My name is Neil Mark Thomas, I live near the foothills of Snowdonia in Caernarfon, North Wales.
By day I am a mobile app designer for a local app development company and by night I am an amateur astrophotographer.
My passion for photography began when I studied photography as part of my Art A-Levels at school. At that time, DSLRs were well above my camera budget, so I learned using film. I am glad I got to experiment with film, chemicals, developing and generally using a dark room for a few years before moving onto digital. The first DSLR I owned was a Canon 50D, which served me well over the years before I moved onto the Canon 70D. The 70D was an amazing ‘all-rounder' and did everything I wanted it to. After a while, I thought it was time to move to a full-frame camera, and opted for the Canon 6D. This is my current ‘go-to’ camera and can usually be found with a Canon 17-40mm L lens attached to it. I am not a complete Canon fanboy, I also own a Sony A6000 as an everyday camera.
I am a big fan of night photography and love the array of colours and detail the night sky has to offer. It's always a bonus to catch a nice section of the Milky Way behind some nice scenery.
How & Why I Use Triggertrap
I stumbled upon Triggertrap on the iOS App Store and immediately purchased the hardware from Triggertrap.com to see if it would improve my workflow. I was hooked straight away and I can’t imagine going back to an intervalometer ever again.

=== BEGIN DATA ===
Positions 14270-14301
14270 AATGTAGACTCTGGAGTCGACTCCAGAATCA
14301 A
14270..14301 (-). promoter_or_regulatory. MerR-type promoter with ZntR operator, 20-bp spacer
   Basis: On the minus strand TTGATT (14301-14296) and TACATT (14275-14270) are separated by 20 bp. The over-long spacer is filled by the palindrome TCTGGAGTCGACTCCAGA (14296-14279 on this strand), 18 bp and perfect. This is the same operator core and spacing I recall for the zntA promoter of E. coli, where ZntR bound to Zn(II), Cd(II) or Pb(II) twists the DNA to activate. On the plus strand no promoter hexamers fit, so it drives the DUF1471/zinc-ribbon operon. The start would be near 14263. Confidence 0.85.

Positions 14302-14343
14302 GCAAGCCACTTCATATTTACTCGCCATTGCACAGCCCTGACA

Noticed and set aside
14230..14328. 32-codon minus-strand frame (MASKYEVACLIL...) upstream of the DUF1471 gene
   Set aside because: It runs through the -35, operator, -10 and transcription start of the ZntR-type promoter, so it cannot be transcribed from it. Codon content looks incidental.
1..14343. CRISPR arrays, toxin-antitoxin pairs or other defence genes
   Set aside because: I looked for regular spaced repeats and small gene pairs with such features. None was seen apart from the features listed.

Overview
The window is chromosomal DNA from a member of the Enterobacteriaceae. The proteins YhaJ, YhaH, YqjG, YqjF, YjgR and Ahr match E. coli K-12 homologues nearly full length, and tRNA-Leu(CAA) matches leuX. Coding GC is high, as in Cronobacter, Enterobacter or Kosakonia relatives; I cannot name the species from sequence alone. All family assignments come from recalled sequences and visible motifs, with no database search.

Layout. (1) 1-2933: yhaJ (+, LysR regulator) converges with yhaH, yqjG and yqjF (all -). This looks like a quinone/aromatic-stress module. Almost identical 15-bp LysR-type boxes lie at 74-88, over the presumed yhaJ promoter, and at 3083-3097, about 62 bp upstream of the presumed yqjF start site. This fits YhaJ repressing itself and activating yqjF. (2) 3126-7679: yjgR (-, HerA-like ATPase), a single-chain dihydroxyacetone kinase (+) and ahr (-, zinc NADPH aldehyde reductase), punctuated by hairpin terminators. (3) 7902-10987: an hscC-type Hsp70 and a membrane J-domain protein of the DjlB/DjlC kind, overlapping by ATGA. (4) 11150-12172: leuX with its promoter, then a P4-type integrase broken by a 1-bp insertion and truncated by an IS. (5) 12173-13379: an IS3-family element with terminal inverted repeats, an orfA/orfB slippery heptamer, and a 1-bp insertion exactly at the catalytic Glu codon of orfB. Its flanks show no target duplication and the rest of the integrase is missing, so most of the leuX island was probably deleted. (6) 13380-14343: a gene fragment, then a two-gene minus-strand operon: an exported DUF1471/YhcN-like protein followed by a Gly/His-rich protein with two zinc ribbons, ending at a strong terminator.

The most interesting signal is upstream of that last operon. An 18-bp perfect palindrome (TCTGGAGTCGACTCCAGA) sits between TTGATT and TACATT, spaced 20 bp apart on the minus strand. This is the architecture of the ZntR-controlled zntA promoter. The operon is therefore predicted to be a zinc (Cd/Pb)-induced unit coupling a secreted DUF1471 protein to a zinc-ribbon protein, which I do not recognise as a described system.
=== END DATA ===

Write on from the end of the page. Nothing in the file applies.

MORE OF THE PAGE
Being able to tap to amend settings is much easier than working out the fidgety buttons of an intervalometer, and the ability to connect via WiFi to my Canon 60D is a fantastic feature that means I do not always need to carry cables around with me.
The latest update features a really handy toggle that enables a dark theme for taking photos in the evening. Such a clever feature and much easier on the eyes!
TT: What first got you into astrophotography?
NMT: I got into astrophotography after attempting to take a photo of the aurora (all the way down in North Wales, UK) and realised it could be seen on my camera at 30 seconds exposure. Realising what a camera can capture at night, I moved on to capturing the Milky Way and star consolations and it carried on from there really.
TT: Do you always tend to shoot in the same places or do you prefer to try something new?
NMT: Most of my photos have been taken around North Wales, mainly Snowdonia. We live in such a beautiful place that you can drive two miles in one direction and be in the middle of the mountains, then two miles in the other direction and you’ve reached the beautiful coastline. Since we are spoilt for choice in this area I haven’t felt the need to venture out further yet. I would really like to travel up to the Scottish Highlands soon though.
TT: What is the most common mistake you think that people make when shooting at night?
NMT: The most common mistake (and I am guilty of this) is overexposing night photos when any form of artificial light is present, such as street lamps etc. You cannot get a clear shot of the milky way or star constellations when you have a strong light in your shot. You’re battling against ramping up your ISO and lowering f-stop to see the details in the stars, but compromising on the lighter bright parts of your images.
I tend to try and avoid man-made elements in my astrophotography, and living in Snowdonia, there is very little light pollution when you venture out to the mountains here. Snowdonia has recently been acknowledged as an International Dark Sky Reserve (the 10th in the world).